HR startups employ more than 11,000 people in Brazil, according to the report. Regarding the business model, most HR techs target other companies: 67.8% of them have a B2B focus and only 6.7% provide services directly to consumers (B2C). Of all the startups focused on HR, 25.5% work with both B2B and B2C audiences.

Brazilian Authorities Suspend WhatsApp Payments

Brazil’s Central Bank and antitrust regulator suspended Facebook Inc.’s WhatsApp messenger payment features in the country, the app’s second-biggest market with more than 120 million users.

The bank’s decision aims to “preserve an adequate competitive environment, that ensures the functioning of a payment system that’s interchangeable, fast, secure, transparent, open and cheap,” the monetary authority said in a statement on its website.

Bank authorities requested that Mastercard Inc. and Visa Inc. stop payment and money transfer activities through the app.

Meanwhile, Brazil’s antitrust regulator- known as Cade- said on Wednesday it is suspending WhatsApp’s partnership with electronic payment company Cielo preemptively. According to an statement on the regulator’s website, the vast WhatsApp user database coupled with Cielo’s high market share in payments could prove too high a barrier for any new competitors. Since the deal wasn’t presented for evaluation, regulators needed to act fast to avoid competition concerns, the statement read.

A suspension without presenting further arguments is “an unusual, extraordinary move by the central bank, especially in payments arrangements and technology market,” said Tiago Severo Gomes, a partner at Caputo, Bastos and Serra and a specialist in fintechs and banking regulation.

Bloomberg reports that these decisions are a setback for Facebook, which introduced WhatsApp’s payments system in Brazil earlier this month after testing it over the past two years in a handful of markets, including India and Mexico. Payments are a key element of WhatsApp’s long-term plan to offer commerce within the app. Over 5 million merchants around the world use a business version of the messenger app, and in countries like India and Brazil, WhatsApp serves as the main or only online presence for many mom-and-pop retailers.

“Our goal is to provide digital payments to all WhatsApp users in Brazil using an open model and we will continue to work with local partners and the Central Bank to make this possible…In addition, we support the Central Bank’s PIX project on digital payments and together with our partners are committed to work with the Central Bank to integrate our systems when PIX becomes available,” a spokesperson for WhatsApp said, referring to Brazil’s proposed instant-payment system.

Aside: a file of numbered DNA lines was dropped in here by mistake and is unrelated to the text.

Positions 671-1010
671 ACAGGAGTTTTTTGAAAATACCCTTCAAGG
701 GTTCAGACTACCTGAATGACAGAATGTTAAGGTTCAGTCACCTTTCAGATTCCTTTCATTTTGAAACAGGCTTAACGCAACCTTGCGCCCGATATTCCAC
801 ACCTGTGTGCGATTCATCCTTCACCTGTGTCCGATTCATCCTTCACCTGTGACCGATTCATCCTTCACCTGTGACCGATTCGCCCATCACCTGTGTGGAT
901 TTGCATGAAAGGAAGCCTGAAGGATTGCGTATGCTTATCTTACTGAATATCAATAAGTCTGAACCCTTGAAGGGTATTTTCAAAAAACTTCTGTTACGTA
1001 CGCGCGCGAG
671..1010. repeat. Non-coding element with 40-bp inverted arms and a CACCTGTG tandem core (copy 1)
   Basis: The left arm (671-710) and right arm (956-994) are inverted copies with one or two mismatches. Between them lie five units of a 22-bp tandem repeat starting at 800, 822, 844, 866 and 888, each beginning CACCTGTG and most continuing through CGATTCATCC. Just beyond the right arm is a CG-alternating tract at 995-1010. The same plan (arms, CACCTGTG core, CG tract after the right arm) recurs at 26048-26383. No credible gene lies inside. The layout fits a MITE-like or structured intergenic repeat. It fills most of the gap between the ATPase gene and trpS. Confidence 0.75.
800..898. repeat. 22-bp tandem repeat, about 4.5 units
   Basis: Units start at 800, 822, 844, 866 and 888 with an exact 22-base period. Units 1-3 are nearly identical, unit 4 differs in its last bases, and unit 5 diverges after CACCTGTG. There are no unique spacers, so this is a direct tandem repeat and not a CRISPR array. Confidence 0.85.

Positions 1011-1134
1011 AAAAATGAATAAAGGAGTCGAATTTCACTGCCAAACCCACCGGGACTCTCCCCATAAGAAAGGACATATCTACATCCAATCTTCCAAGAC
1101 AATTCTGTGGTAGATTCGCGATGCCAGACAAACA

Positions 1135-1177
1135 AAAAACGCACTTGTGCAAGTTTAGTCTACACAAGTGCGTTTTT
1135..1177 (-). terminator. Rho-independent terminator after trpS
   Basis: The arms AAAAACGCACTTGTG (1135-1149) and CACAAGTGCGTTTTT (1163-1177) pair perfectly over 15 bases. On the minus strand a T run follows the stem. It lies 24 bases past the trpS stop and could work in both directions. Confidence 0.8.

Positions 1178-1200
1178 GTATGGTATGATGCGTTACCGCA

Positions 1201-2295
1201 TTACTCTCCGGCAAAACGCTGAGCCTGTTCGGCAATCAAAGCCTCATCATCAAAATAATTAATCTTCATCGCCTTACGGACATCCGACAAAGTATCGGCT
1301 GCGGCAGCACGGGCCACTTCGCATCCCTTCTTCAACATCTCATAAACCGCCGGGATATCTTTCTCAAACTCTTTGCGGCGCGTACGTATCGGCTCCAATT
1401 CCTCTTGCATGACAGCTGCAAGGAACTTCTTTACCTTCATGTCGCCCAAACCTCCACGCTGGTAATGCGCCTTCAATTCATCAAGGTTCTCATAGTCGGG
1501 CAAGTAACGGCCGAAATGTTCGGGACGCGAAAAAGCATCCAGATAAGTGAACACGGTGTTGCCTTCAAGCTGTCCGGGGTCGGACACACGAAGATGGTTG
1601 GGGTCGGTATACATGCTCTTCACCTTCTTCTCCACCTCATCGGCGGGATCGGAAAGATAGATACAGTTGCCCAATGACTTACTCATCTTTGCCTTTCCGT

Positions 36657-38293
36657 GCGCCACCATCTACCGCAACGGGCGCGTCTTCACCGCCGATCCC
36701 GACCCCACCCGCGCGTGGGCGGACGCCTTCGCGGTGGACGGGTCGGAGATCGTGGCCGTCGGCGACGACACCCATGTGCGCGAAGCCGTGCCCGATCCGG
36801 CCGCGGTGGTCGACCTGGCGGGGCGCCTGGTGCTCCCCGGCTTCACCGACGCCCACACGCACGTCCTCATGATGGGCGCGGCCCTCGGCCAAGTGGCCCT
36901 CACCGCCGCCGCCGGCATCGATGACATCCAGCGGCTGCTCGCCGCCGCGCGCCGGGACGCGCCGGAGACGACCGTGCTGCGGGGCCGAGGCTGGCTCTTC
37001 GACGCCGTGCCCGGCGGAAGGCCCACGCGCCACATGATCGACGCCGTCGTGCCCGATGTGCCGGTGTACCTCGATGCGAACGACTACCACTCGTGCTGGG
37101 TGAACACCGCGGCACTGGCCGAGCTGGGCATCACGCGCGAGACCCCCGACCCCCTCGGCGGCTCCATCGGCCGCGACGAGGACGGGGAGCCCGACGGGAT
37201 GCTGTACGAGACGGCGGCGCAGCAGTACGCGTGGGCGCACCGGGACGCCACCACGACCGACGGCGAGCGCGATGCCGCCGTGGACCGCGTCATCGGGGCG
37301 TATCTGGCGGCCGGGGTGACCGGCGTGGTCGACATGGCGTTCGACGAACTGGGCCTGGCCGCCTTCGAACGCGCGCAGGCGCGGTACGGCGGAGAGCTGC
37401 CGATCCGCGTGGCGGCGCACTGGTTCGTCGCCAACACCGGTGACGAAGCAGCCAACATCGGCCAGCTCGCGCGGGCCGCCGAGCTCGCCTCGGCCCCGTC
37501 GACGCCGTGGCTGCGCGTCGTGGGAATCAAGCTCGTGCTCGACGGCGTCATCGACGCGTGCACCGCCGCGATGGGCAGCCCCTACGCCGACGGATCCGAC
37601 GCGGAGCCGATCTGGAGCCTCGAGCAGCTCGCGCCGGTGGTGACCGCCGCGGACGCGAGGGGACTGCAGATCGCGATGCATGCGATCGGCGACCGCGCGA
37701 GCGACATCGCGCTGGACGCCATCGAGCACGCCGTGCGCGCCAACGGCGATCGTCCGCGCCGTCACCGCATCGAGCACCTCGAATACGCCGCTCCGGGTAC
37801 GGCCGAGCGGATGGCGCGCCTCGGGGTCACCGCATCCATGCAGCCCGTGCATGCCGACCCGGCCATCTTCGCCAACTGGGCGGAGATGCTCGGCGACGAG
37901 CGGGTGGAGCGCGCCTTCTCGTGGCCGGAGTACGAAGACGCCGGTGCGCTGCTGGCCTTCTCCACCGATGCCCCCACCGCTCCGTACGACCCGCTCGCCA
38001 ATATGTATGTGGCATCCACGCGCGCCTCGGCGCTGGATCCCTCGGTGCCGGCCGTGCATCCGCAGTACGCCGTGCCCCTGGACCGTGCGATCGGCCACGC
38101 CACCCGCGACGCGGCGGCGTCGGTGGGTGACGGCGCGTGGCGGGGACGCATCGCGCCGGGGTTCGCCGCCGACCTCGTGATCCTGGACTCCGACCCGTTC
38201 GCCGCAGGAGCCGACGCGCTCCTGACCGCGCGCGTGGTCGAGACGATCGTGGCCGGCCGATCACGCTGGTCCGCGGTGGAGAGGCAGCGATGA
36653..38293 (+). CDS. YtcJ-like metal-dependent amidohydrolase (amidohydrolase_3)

The company was surprised by the Central Bank’s decision, and the two sides were in regular contact in the run-up to the payments launch, said a person familiar with the talks who asked not to be named discussing private deliberations.

Brazil’s Central Bank said the suspension will let it evaluate any possible risk to the country’s system of payments and to determine whether the payments system meets the necessary rules.

Starting the service without the regulator’s green light could generate “irreparable damage to the system, especially what concerns competition, efficiency and data privacy,” the banks said, adding that Mastercard and Visa could face fines if they don’t comply (Bloomberg).

In a regulatory filing, Cielo said they suspended the services, and will keep the shareholders informed of developments.

7.4-Magnitude Quake Hits Southern Mexico

A 7.4 magnitude earthquake that hit Mexico’s southern coastline on Tuesday, collapsing buildings and prompting evacuations, has left at least five people dead, officials said. The earthquake occurred at 10:29 a.m. local time (11:29 a.m. ET), with an epicenter 6.8 miles southwest of Santa María Zapotitlán in Oaxaca state, near El Coyul.

As reported by CNN, at least five people were killed, according to the coordinator for Mexico’s National Civil Protection Service.

The Oaxacan Health Services also reported damages from the quake to general hospitals in Pochutla, Puerto Escondido and Pinotepa Nacional and a few community hospitals in other areas. According to Murat, two of the hospitals with damages have been dealing with coronavirus patients.

“We are verifying [damages] because this hospital is also tending Covid cases on the Oaxacan coast,” he said on a radio interview with Radio Fórmula.

The severity of the damages are not specified.  Authorities also reported a power outage throughout the state’s capital and damages to the exterior of a hospital in Oaxaca. The earthquake could be felt as far as Guatemala, Honduras and El Salvador. In capital Mexico City, approximately 190 miles north of the epicenter, tremors were felt and sirens were heard wailing.

The damage in Oaxaca state is considered light to moderate, according to the US Geological Survey (USGS) ShakeMap. Estimates modeled by the USGS suggest that localized casualties and damage are possible but there are likely to be fewer than 100 fatalities and less than $100 million in damage. However, the model only includes earthquake shaking, and not any impacts from potential tsunamis on the coastline.